Author(s): Wicklund L, Leo RN, Strmberg AM, Mousavi M, Hovatta O,
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Abstract Cognitive impairment in Alzheimer's disease (AD) patients is associated with a decline in the levels of growth factors, impairment of axonal transport and marked degeneration of basal forebrain cholinergic neurons (BFCNs). Neurogenesis persists in the adult human brain, and the stimulation of regenerative processes in the CNS is an attractive prospect for neuroreplacement therapy in neurodegenerative diseases such as AD. Currently, it is still not clear how the pathophysiological environment in the AD brain affects stem cell biology. Previous studies investigating the effects of the β-amyloid (Aβ) peptide on neurogenesis have been inconclusive, since both neurogenic and neurotoxic effects on progenitor cell populations have been reported. In this study, we treated pluripotent human embryonic stem (hES) cells with nerve growth factor (NGF) as well as with fibrillar and oligomeric Aβ1-40 and Aβ1-42 (nM-µM concentrations) and thereafter studied the differentiation in vitro during 28-35 days. The process applied real time quantitative PCR, immunocytochemistry as well as functional studies of intracellular calcium signaling. Treatment with NGF promoted the differentiation into functionally mature BFCNs. In comparison to untreated cells, oligomeric Aβ1-40 increased the number of functional neurons, whereas oligomeric Aβ1-42 suppressed the number of functional neurons. Interestingly, oligomeric Aβ exposure did not influence the number of hES cell-derived neurons compared with untreated cells, while in contrast fibrillar Aβ1-40 and Aβ1-42 induced gliogenesis. These findings indicate that Aβ1-42 oligomers may impair the function of stem cell-derived neurons. We propose that it may be possible for future AD therapies to promote the maturation of functional stem cell-derived neurons by altering the brain microenvironment with trophic support and by targeting different aggregation forms of Aβ.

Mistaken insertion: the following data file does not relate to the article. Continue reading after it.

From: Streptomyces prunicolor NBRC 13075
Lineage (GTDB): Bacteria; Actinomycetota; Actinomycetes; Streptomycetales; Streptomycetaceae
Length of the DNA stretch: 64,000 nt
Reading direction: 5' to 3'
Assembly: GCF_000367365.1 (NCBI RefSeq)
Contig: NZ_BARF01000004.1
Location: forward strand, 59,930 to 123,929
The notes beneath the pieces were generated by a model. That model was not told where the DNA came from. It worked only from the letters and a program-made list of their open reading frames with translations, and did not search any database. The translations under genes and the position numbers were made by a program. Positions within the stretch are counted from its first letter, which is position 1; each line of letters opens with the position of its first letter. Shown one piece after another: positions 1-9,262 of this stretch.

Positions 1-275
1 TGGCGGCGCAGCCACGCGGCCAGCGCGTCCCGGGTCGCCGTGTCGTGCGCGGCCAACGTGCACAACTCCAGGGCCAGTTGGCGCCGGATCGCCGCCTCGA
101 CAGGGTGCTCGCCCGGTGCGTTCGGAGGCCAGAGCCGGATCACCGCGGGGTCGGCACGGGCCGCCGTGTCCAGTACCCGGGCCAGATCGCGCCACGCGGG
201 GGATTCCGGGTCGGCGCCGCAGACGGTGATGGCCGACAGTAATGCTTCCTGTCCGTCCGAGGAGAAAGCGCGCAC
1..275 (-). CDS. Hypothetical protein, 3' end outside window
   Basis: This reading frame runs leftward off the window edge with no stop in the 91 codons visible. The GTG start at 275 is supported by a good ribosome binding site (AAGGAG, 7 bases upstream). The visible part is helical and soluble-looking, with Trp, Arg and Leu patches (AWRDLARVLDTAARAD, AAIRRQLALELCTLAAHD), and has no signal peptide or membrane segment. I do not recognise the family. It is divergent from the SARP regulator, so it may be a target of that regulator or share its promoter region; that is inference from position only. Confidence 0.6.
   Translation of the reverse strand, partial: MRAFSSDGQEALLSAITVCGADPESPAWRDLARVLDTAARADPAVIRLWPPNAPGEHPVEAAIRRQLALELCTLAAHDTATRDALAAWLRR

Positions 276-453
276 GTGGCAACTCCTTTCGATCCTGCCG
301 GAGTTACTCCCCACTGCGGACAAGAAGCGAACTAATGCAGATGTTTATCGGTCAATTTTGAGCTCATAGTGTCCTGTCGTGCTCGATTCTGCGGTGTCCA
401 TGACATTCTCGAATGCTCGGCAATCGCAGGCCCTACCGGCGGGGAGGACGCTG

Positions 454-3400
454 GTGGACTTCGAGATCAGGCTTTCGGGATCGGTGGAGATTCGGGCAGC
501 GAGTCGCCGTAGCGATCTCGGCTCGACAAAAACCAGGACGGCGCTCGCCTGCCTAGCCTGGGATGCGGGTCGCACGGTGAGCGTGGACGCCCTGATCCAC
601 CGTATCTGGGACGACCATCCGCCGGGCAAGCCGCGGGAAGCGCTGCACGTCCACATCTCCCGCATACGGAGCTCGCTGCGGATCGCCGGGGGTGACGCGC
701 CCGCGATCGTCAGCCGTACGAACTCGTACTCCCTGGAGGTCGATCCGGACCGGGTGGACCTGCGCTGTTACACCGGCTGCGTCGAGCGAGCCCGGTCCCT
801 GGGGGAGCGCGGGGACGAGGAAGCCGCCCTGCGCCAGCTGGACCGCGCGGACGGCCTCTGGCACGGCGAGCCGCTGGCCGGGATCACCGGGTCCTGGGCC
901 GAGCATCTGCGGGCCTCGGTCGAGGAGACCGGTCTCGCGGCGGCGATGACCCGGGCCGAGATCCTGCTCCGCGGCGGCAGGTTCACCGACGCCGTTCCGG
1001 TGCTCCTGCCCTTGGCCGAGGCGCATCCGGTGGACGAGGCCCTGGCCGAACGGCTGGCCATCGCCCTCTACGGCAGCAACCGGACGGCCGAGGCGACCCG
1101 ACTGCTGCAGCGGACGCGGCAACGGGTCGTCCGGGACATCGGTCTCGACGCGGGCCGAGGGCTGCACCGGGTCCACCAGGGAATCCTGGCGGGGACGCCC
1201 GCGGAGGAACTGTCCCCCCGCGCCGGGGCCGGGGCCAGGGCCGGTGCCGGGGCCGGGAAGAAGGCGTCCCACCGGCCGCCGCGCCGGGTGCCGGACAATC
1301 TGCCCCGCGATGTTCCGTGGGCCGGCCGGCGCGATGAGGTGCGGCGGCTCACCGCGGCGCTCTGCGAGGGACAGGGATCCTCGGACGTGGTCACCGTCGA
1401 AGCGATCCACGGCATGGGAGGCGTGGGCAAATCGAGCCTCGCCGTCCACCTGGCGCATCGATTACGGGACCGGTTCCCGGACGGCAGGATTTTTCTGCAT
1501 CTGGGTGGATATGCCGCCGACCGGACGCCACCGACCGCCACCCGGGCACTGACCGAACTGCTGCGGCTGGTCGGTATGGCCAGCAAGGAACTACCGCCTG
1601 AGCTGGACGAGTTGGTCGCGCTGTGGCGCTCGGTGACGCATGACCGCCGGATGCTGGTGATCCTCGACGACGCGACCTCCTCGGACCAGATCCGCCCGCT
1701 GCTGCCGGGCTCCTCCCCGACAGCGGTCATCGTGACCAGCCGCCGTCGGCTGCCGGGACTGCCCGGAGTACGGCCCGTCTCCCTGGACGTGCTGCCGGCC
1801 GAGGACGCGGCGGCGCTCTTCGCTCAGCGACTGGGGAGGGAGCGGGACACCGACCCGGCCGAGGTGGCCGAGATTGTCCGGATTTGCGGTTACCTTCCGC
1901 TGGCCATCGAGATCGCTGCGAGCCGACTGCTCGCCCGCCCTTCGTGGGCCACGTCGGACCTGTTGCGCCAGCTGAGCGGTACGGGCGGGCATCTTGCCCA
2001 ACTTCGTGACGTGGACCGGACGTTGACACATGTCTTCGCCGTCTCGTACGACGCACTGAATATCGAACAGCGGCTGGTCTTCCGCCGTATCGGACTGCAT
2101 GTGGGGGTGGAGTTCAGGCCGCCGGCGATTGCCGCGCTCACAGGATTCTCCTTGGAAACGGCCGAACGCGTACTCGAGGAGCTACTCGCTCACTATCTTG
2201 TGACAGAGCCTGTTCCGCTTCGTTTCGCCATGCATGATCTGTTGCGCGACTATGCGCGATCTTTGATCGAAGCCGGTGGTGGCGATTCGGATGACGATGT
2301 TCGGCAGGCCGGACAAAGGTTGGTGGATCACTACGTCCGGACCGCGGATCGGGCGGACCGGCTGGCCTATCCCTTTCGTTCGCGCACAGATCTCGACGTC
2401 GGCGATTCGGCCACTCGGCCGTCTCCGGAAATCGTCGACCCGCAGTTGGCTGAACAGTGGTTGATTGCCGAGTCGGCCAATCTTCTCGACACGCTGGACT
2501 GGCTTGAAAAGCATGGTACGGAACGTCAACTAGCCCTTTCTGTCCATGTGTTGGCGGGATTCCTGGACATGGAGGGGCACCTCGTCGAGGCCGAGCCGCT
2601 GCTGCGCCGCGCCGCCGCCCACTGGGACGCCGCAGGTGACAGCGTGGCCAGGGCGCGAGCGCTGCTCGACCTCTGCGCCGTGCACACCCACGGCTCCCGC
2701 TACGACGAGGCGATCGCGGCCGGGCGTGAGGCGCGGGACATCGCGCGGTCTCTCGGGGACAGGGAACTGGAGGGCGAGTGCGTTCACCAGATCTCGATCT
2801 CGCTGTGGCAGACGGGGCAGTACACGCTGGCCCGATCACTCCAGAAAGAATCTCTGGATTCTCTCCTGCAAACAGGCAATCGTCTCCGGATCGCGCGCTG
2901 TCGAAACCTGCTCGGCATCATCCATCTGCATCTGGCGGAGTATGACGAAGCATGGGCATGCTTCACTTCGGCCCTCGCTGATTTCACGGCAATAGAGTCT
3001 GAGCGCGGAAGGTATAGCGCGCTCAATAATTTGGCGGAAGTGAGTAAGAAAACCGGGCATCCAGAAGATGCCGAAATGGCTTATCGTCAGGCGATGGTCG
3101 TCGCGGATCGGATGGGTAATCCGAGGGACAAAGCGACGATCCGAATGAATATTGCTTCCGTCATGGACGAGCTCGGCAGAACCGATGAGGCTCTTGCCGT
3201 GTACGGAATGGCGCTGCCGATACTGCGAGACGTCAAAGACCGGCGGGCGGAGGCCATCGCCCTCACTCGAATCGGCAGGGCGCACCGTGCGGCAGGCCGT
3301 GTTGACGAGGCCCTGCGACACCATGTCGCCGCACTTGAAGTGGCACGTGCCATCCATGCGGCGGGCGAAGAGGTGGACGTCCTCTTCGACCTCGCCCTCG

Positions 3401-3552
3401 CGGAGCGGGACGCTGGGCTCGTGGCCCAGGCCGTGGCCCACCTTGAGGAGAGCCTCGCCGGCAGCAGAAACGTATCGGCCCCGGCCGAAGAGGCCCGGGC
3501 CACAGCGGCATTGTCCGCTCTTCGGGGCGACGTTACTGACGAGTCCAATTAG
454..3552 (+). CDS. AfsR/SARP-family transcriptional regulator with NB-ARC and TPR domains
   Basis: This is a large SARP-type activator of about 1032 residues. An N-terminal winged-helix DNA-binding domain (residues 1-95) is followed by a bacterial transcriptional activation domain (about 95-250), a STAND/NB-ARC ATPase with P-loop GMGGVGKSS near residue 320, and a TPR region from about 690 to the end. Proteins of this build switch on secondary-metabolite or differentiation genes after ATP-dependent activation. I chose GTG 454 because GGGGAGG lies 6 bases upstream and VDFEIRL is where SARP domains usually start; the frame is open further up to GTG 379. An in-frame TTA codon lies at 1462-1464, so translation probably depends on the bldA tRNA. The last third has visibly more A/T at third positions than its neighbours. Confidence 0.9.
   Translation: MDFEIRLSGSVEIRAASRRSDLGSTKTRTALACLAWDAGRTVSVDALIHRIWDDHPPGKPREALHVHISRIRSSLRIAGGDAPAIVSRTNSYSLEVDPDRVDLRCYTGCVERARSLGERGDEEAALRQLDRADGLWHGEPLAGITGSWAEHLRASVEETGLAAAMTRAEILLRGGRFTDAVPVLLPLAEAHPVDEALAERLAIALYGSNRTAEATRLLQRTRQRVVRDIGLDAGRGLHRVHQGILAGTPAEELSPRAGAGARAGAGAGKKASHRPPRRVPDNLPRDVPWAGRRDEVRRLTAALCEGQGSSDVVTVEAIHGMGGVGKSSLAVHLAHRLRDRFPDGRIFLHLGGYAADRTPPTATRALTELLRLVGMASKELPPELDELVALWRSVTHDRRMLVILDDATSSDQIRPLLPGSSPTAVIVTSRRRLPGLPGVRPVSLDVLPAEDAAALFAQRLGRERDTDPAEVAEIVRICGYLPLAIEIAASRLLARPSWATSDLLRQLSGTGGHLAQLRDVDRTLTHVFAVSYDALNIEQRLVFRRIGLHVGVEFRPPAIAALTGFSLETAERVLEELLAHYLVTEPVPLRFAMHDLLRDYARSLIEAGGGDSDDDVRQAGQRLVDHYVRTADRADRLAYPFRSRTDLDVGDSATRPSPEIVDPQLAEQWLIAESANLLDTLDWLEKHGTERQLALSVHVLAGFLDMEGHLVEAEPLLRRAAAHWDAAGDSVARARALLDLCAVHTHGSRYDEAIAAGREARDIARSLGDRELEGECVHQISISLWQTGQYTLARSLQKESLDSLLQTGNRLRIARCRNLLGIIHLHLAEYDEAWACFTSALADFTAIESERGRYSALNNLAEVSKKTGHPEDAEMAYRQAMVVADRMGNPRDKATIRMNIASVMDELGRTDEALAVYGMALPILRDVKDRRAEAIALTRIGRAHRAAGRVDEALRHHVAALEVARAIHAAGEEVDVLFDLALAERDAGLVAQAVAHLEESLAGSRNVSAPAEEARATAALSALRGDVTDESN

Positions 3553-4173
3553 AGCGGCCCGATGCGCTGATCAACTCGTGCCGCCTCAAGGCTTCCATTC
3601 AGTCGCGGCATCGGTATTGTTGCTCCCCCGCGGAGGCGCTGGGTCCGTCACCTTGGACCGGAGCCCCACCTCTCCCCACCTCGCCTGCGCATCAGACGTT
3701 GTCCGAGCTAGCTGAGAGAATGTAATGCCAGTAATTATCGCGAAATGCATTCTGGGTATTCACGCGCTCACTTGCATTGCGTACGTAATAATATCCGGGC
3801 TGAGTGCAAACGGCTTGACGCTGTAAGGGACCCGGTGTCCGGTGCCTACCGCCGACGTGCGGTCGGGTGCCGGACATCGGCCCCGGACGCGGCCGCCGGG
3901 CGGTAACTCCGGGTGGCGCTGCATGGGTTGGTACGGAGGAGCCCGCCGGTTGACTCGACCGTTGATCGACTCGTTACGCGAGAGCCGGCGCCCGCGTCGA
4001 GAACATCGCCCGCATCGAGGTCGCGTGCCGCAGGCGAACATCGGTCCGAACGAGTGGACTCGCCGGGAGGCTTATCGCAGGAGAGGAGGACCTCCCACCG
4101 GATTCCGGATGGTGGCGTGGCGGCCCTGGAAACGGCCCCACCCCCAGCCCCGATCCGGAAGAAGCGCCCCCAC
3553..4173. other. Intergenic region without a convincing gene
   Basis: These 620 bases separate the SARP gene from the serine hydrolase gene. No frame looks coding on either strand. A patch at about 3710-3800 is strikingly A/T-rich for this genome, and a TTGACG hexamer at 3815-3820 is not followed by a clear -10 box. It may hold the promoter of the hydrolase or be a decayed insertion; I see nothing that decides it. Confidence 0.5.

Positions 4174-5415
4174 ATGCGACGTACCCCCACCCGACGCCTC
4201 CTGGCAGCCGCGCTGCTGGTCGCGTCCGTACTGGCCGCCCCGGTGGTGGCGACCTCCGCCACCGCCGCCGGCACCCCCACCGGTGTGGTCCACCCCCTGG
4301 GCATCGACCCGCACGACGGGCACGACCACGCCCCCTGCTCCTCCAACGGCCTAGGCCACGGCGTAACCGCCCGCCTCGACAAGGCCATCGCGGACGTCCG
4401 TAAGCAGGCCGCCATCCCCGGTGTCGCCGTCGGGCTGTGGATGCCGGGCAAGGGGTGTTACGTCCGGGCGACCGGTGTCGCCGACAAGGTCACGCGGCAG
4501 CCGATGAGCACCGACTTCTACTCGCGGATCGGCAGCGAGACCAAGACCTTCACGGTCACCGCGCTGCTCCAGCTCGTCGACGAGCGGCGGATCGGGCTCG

This article was published in PLoS One
and referenced in Journal of Addiction Research & Therapy